Regarding the problem of hydrocarbon contamination in the vacuum chamber, Figure 6 clearly shows that the presence of hydrocarbons in a vacuum chamber enhances the growth rate of nanostructures during EB irradiation. Following the plasma cleaning procedure of the vacuum chamber, the growth rate of the nanostructures was cut by about a half and slowly recovered over time, as hydrocarbon concentrations returned to normal levels. The results from Figure 7 support the theory about EB-induced carbon diffusion within the metal substrate and may provide hints of the carbon distribution there. Under the assumption that carbon and carbon-containing silver areas are more susceptible to N plasma etching, we could theorize that carbon atoms in this particular case have reached up to 140 nm deep within the Ag layer. The carbon diffusion could have been caused by a number of reasons, radiolysis by collisions with electrons seeming like the most obvious one. It should be noted that N plasma treatment in this case also affected the clean Ag surface, turning it into an interfering thin film. We believe that controlled etching with plasma has the potential to explore the structure of metal–carbon systems. In this work, the hydrocarbon concentrations in the SEM vacuum chamber have been be considered as a constant, unless stated otherwise. Unfortunately, hydrocarbon contamination remains a difficult value to control and precisely quantify. This also means that nanostructures obtained in different devices with varying levels of carbon contamination may not exactly have the same size and purity, even if the EB parameters are set to be identical. On the other hand, carbon contamination in the produced nanostructures may not always be a disadvantage, particularly if the properties of the nanostructures could be controlled and modified in a beneficial way. This, however, would require further research on the various properties (electric, magnetic, optical, and mechanical) of nanostructures obtained through irradiation by a focused EB on metal surfaces.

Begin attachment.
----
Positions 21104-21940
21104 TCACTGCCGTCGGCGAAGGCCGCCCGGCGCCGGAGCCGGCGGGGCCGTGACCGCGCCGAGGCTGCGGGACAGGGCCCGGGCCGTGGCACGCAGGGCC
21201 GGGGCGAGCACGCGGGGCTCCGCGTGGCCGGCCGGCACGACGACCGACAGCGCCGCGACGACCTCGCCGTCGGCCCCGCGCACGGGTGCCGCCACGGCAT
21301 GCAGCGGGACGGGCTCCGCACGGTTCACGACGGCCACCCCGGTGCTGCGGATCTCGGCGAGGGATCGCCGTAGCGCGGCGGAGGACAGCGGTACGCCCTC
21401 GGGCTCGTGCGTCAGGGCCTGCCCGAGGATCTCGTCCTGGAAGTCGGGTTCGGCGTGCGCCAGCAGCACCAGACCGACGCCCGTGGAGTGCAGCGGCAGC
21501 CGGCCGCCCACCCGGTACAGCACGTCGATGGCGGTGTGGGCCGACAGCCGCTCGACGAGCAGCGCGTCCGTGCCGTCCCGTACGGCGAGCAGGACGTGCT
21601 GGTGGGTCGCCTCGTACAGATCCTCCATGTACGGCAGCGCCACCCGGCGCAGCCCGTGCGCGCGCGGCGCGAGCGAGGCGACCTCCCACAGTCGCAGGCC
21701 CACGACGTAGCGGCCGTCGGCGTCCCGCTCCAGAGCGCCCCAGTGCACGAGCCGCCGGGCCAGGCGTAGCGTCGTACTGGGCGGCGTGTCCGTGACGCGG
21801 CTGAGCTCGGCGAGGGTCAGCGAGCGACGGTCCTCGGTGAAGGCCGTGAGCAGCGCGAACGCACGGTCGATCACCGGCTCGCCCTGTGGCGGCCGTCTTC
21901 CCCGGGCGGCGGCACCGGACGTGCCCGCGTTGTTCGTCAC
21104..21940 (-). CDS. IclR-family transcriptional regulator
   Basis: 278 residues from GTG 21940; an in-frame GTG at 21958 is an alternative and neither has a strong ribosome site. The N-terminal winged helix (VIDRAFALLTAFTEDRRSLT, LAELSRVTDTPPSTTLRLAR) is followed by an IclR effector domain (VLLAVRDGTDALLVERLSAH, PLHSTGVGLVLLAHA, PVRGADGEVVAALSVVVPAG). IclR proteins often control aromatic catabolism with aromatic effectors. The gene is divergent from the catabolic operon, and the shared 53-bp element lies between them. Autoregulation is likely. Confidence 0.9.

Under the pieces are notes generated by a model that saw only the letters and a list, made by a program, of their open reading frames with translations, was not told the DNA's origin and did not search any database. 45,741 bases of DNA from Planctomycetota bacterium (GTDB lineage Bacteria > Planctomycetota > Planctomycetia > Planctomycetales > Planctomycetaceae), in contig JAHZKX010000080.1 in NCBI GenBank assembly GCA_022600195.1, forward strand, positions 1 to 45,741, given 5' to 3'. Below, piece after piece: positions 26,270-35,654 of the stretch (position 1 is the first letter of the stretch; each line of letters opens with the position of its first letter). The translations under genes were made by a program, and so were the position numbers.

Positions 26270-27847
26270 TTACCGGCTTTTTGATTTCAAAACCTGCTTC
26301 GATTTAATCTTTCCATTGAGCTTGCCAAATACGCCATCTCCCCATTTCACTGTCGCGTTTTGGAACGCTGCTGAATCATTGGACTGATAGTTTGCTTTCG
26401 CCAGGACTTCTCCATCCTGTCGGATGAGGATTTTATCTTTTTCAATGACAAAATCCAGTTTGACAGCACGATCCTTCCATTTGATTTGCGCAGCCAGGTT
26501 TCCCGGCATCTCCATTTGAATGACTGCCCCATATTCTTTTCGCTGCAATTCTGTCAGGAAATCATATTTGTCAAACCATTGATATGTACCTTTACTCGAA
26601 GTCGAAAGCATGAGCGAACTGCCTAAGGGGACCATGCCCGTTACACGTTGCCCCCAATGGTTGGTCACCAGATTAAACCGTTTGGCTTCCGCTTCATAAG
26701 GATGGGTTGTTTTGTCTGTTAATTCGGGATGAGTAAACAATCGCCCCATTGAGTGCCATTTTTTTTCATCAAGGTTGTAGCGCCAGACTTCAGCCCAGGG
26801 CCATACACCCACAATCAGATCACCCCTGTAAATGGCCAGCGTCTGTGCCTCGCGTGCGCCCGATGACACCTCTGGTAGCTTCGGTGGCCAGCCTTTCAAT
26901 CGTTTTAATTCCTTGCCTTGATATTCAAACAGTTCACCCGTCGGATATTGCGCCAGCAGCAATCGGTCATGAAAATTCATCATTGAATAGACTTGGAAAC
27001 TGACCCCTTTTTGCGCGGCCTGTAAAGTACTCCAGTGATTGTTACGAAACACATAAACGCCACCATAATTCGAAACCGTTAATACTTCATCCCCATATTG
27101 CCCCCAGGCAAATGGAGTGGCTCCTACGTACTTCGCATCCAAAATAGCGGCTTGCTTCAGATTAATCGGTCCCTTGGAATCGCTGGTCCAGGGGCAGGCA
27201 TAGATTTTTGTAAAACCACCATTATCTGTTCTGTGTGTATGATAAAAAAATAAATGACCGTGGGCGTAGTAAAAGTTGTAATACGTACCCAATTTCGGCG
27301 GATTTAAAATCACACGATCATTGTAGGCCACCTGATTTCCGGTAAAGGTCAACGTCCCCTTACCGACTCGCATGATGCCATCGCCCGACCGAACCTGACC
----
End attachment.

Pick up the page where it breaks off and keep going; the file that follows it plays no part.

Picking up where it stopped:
In this work we explored how varying different parameters of focused EB irradiation in point mode on Ag surfaces can affect the growth of nanostructures via the deposition of residual hydrocarbons. The optimal beam current for nanostructure growth was determined. Elevating the focus of the beam above the Ag surface increased the growth rate of the nanostructures, while lowering the focus below the Ag surface had the opposite effect. This observation can be used to support the theory that Ag ion movement occurs due to the electric field around the EB focus. Carbon diffused beneath the Ag surface after EB irradiation. We believe that a simplistic model of carbon mass deposition on a metal surface is not always sufficient to describe the growth of nanostructures on metal surfaces under focused EB. Diffusion of carbon and metal ions can occur under some conditions of irradiation, but further research is necessary to determine the concentration and distribution of the metal and carbon atoms within the obtained nanostructures.


This work was supported by the European Social Fund (ESF) Project No. “Strengthening of Professional Competence of Daugavpils University Academic Personnel of Strategic Specialization Branches 3rd Call”.